Posted: December 13, 2017

UNIVERSITY PARK, Pa. -- When Len Caric and Phil Conty took the helm of western Pennsylvania-based Uncle Charley's Sausage Co. in 2014, they had years of experience in manufacturing and business operations.

What was not in their bailiwick was the science and knowledge behind processing meat.

As small-business owners and operators, they could not afford to hire an in-house food scientist -- a common practice among large meat-processing companies. To maintain the 30-year-old company's stellar reputation for quality and safe pork offerings, and to meet future goals of expanding its product line, they had to learn the ins and outs of meat processing, food safety and sanitation.

Fortunately, they soon learned that Penn State Extension was offering a three-day, food safety course in Ithaca, New York. Taught by Jonathan Campbell, meat extension specialist and assistant professor of animal science, Martin Bucknavage, senior food-safety extension associate, and Cathy Cutter, food-safety extension specialist and professor of food science, the course -- Hazard Analysis and Critical Control Points -- details how to prevent pathogens from entering food products.

That was the beginning of an ongoing relationship between the company and Penn State Extension, a partnership that Caric and Conty agree has been beneficial.

"We rely heavily on Penn State Extension for help with food safety, as well as research and development of new products," said Caric, president and chief operating officer. "We can always count on an immediate response from Jonathan and the Penn State meat science team to help us to be more competitive with the U.S.-based and international food companies."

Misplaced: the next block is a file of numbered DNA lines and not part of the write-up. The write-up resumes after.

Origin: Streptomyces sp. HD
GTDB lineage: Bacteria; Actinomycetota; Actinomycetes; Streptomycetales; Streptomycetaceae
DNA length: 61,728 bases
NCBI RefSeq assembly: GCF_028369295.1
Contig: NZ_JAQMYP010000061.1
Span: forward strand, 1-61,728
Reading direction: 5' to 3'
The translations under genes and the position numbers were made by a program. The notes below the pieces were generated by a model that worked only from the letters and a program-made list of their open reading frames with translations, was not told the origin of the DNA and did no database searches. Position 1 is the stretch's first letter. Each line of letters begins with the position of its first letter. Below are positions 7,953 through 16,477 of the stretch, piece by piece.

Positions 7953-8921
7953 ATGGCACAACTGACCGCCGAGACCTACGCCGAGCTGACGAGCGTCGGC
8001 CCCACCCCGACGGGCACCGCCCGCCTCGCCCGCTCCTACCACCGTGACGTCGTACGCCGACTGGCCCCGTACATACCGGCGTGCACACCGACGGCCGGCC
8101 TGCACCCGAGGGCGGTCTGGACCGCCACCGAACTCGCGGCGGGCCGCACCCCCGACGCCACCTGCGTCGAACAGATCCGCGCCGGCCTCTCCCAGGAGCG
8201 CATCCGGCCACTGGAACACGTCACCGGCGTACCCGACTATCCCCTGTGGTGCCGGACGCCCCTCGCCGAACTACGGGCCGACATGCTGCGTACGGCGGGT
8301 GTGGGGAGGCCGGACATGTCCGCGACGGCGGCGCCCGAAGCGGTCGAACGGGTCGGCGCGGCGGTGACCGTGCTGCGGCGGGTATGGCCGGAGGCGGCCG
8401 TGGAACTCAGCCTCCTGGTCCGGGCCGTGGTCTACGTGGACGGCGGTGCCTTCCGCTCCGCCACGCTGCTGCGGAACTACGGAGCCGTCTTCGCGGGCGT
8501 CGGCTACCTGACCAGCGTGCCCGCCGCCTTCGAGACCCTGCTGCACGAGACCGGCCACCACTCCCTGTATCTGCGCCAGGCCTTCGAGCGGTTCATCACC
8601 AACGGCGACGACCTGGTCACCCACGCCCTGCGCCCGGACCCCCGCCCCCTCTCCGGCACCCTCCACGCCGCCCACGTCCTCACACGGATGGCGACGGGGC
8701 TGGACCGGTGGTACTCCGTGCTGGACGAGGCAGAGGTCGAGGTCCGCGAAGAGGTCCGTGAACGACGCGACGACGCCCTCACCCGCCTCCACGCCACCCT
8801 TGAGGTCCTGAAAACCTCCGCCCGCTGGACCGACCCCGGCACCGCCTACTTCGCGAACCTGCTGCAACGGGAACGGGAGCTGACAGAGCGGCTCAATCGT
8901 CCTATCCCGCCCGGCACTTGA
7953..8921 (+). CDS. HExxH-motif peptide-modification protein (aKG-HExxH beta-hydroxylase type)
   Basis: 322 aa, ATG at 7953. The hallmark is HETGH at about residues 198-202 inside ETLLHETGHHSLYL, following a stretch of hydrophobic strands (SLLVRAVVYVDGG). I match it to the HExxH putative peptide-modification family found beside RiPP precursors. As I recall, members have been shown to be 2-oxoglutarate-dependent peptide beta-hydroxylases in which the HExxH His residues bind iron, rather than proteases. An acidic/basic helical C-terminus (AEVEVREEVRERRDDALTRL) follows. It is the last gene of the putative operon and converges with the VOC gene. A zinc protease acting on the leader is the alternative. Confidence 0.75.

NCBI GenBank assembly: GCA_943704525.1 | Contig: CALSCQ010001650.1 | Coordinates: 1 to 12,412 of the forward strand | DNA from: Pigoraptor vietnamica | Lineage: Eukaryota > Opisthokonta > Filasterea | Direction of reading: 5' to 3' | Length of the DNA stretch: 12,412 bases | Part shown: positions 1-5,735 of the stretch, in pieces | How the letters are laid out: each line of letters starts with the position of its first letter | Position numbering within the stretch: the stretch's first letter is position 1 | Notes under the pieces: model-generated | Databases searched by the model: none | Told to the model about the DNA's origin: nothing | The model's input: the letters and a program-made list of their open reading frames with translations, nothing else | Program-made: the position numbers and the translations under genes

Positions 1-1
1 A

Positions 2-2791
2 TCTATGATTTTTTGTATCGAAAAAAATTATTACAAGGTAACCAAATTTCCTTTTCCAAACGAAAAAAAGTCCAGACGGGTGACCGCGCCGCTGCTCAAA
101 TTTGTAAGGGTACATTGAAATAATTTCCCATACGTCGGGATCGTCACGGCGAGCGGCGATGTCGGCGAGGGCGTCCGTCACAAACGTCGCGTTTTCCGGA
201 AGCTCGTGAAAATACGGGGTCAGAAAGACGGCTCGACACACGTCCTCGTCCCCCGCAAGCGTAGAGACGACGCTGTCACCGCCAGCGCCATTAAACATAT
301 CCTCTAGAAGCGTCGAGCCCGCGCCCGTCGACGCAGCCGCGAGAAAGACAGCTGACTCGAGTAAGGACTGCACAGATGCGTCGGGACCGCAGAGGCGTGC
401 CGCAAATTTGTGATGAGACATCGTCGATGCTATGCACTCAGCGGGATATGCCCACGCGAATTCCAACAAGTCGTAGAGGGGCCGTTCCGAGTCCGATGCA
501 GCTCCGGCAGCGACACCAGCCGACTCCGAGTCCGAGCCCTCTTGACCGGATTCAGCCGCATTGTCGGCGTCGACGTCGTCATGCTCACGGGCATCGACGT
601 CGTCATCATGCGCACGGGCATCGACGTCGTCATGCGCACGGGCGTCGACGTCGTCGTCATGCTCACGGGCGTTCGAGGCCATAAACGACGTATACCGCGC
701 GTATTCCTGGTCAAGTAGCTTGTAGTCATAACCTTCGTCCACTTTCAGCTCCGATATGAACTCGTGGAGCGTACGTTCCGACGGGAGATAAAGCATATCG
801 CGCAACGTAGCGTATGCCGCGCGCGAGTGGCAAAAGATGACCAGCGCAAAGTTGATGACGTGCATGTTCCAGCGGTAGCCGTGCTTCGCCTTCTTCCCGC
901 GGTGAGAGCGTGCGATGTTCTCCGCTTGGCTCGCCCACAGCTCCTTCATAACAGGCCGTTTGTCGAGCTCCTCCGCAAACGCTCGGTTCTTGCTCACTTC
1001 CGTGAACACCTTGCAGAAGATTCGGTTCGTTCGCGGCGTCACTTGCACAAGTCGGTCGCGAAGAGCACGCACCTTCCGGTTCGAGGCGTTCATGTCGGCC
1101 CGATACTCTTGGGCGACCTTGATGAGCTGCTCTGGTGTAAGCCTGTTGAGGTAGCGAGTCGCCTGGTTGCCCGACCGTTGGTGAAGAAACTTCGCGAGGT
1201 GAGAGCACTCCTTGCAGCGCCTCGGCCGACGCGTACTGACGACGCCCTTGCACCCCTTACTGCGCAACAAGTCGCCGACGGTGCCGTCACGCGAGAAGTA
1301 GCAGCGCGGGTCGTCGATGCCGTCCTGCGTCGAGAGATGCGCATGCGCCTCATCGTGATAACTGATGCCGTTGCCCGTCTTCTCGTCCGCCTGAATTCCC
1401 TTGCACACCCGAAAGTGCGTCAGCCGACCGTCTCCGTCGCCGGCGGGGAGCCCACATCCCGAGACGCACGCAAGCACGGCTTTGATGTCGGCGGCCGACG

Penn State's assistance has gone beyond the walls of a classroom -- Campbell has made visits to Uncle Charley's plant in Vandergrift to examine sanitation and safety practices and to guide it on potential equipment needs as the company forges ahead with new product lines to complement its well-known pork products, most notably sausage and meatballs.

"For a small company to survive, we need to constantly bring new products to market," said Conty, vice president of operations. "Once an idea is developed on a product, the next step is to ensure that the product will be safe for consumption. This is when we contact our friends at Penn State Extension. We get direction. We get confirmation. We get whatever we need to ensure we are producing a safe product. Penn State Extension is a key asset to our company."

Campbell helped them to obtain Safe Quality Food Certification, an elite designation that major retailers increasingly are seeking from food manufacturers, and introduced Caric to the Eastern Meat Packers Association, a group that stays abreast on legislative issues and research relevant to the meat processing industry. Caric recently assumed a leadership role in the organization.

Working with the owners and staff of Uncle Charley's has been a great experience for Campbell, who shared that he enjoys making a difference in the meat industry in Pennsylvania, nationally and beyond by having Penn State's College of Agricultural Sciences serve as a center for groundbreaking research and extension.

"Len, Phil and their staff are eager to learn everything they can about food safety and science, and that is good for the company and its customers and the community," Campbell said. "It's a pleasure to work with such an enthusiastic and progressive company."

Penn State Extension's relationship with Uncle Charley's is not unique -- extension specialists work with numerous food manufacturers, small and large, in Pennsylvania and surrounding states through online and on-site seminars covering commercial food safety, the Food Safety Modernization Act, or FSMA, and many other topics.

"As a land-grant university, we are committed to doing our part to ensure our nation's food supply is safe," Campbell said. "To do that, we educate those who are responsible for making our food on the latest research in preventing foodborne illness, best practices in food handling and current regulations."

A cornucopia of food safety information, including commercial and retail information, is available on Penn State Extension's website at Information about FSMA training can be found at